It’s also worth keeping an eye on whether your annual income is approaching marginal tax rate thresholds. For example, in Ontario, if you make over $235,675 in 2023, you’ll be in the top bracket. If your annual income is approaching that figure, you and your accountant can look for sensible ways to avoid reaching it. Investment holdco owners have additional tax-planning tools available to help manage the income earned from corporation investments.
4. Harvest tax losses to offset taxable gains.
In your non-registered accounts, you can take advantage of market downturns to incur tax losses to offset taxable gains. Tax-loss harvesting can be worthwhile, but it’s worth doing in alliance with a financial professional, so you do it effectively, and without violating the CRA’s rules on reporting capital losses. Basically, when taxable holdings are worth less than you paid for them—but over the long run you expect them to grow—you can:
- Sell depreciated taxable positions to generate capital losses, and use them to offset current or future taxable gains on your tax returns.
- Promptly buy a similar (but not identical!) position, to remain invested in the market as planned.
- Eventually (optionally), reinvest in the original position, to restore your portfolio to its original mix.
5. Focus on total taxes instead of one year at a time.
Few, if any of us can avoid paying income taxes forever. Rather than trying to pay the lowest taxes each year, you may be able to reduce your overall tax obligations by considering when and how to efficiently pay taxes over your lifetime. For example, in otherwise low-income years, you may intentionally incur some taxable gains, so you’ll be less likely to face those gains in years when your marginal rates are higher. It’s similar in philosophy to total-return investing, where you pay more attention to your portfolio-wide risk/return profile, instead of individual stock picks or market climates.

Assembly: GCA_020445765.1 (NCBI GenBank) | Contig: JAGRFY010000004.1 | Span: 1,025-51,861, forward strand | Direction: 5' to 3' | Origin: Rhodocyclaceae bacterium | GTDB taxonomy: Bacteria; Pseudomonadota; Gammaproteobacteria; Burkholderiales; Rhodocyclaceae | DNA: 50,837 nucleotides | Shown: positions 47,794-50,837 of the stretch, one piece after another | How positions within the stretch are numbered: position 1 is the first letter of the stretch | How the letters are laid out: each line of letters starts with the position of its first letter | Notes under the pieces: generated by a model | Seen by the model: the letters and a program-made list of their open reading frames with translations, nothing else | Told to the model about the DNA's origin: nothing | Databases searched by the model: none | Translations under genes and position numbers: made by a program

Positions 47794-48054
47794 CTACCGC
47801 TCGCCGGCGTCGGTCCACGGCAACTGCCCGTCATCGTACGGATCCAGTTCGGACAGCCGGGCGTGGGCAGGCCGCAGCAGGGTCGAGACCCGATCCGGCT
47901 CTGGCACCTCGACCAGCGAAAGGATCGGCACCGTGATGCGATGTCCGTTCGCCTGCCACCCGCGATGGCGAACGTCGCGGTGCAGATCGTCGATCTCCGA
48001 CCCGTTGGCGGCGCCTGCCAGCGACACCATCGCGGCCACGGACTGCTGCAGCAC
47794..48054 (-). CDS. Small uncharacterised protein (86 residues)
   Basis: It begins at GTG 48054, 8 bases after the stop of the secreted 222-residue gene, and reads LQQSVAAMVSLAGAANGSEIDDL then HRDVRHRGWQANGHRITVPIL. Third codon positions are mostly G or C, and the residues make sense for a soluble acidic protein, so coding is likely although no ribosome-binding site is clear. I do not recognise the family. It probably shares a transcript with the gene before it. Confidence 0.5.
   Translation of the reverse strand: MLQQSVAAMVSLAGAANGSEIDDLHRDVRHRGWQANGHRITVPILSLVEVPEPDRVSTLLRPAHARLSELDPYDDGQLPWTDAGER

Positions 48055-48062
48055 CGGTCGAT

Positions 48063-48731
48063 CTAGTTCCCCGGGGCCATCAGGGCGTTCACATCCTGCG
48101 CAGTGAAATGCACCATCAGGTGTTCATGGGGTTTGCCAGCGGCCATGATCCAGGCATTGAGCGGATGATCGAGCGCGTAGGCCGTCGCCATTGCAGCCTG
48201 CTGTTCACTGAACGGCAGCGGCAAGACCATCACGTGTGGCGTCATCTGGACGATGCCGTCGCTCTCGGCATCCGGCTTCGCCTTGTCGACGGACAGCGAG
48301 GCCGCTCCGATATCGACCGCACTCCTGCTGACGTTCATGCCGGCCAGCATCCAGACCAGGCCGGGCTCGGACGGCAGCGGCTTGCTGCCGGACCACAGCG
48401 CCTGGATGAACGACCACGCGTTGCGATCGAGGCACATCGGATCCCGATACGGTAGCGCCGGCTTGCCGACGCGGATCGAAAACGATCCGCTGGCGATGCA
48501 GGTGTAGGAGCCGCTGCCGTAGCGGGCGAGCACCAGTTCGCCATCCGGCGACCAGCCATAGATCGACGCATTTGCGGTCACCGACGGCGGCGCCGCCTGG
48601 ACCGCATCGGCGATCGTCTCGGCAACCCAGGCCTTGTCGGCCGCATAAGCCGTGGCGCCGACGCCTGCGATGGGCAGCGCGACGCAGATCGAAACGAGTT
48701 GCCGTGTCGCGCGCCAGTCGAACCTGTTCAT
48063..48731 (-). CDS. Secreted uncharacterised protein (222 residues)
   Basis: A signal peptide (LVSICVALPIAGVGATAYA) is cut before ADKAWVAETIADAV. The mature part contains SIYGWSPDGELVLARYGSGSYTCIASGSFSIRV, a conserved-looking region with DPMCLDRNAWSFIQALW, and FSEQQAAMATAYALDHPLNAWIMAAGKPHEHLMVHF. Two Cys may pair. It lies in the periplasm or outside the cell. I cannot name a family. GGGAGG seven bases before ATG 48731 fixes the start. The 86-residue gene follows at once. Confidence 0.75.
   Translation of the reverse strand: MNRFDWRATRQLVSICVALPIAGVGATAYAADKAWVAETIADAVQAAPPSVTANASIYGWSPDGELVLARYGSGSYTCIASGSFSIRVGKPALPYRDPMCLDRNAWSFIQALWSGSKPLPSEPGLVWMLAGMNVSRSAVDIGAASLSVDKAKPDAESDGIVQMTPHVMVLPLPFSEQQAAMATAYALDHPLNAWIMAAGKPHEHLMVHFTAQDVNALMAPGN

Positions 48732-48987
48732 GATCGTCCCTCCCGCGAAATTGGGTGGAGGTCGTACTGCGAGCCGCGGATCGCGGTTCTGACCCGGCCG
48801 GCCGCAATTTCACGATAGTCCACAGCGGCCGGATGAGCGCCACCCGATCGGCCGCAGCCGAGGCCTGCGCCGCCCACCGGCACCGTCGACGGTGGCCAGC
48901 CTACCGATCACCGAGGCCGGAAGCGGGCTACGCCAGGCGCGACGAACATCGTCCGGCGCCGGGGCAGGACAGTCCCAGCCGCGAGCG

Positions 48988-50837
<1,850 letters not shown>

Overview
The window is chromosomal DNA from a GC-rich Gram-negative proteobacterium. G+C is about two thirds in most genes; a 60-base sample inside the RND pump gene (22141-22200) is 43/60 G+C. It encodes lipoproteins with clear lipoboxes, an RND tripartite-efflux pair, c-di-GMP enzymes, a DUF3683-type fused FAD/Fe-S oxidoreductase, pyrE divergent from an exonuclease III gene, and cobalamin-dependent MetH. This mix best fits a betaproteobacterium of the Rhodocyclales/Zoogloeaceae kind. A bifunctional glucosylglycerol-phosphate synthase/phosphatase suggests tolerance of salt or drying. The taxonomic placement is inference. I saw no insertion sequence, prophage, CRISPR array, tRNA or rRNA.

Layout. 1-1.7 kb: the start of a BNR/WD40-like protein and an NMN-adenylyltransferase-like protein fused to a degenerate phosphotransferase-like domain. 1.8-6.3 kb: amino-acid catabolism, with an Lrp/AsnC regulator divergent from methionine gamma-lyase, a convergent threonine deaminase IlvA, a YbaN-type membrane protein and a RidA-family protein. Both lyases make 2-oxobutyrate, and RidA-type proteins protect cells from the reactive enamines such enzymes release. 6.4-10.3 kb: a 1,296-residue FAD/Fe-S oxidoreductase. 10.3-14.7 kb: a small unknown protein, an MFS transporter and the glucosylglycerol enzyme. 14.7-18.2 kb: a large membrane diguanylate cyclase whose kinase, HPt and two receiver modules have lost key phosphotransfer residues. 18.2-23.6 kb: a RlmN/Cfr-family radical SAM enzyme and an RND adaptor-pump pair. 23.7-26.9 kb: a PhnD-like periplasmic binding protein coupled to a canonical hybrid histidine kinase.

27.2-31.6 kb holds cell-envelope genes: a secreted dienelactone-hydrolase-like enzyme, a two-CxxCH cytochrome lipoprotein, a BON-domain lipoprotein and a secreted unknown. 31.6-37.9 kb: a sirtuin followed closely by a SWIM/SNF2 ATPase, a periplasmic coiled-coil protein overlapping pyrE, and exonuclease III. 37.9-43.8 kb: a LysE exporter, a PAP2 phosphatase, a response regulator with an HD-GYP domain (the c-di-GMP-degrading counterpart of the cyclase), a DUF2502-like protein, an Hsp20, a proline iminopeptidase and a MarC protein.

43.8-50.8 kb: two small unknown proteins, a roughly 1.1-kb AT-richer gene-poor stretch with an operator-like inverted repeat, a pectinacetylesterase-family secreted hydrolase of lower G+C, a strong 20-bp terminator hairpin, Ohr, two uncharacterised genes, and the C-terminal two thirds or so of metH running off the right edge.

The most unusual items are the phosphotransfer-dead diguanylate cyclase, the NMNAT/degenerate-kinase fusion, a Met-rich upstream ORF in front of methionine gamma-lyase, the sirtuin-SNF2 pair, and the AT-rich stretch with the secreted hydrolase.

6. Take advantage of advanced tax-planning techniques.
There are plenty of other ways to minimize taxes and maximize after-tax wealth.
- Investment holdco owners: To manage the impact of business income on your personal taxes, you can turn to corporate income planning (such as when to take a salary vs. a dividend), and to structures such as holding companies.
- Families building generational wealth: To fund more tax-efficient wealth transfers, you may find family trusts and/or targeted insurance applications make good sense.
- Retirees: As you spend down assets from your registered and unregistered accounts, you can step up your planning on which assets to withdraw from where, in what order.
- Charitably inclined: Tax breaks abound when you’re deliberate about supporting your favourite non-profit causes. For example, instead of waiting until after you die, you may find even greater personal satisfaction and tax-efficient value in giving away some of your wealth while you’re still around.
Tax Planning for Life
To recap, it’s more rewarding than most investors realize to plan for both the immediate and long-range impact of when, how, and where to incur taxable income. Managing families’ taxable parts to enhance their total wealth as a whole is built into our holistic financial planning at Lowrie Financial. Please be in touch if you’d like to find out what that level of tax planning would look like for you and your lifetime financial well-being.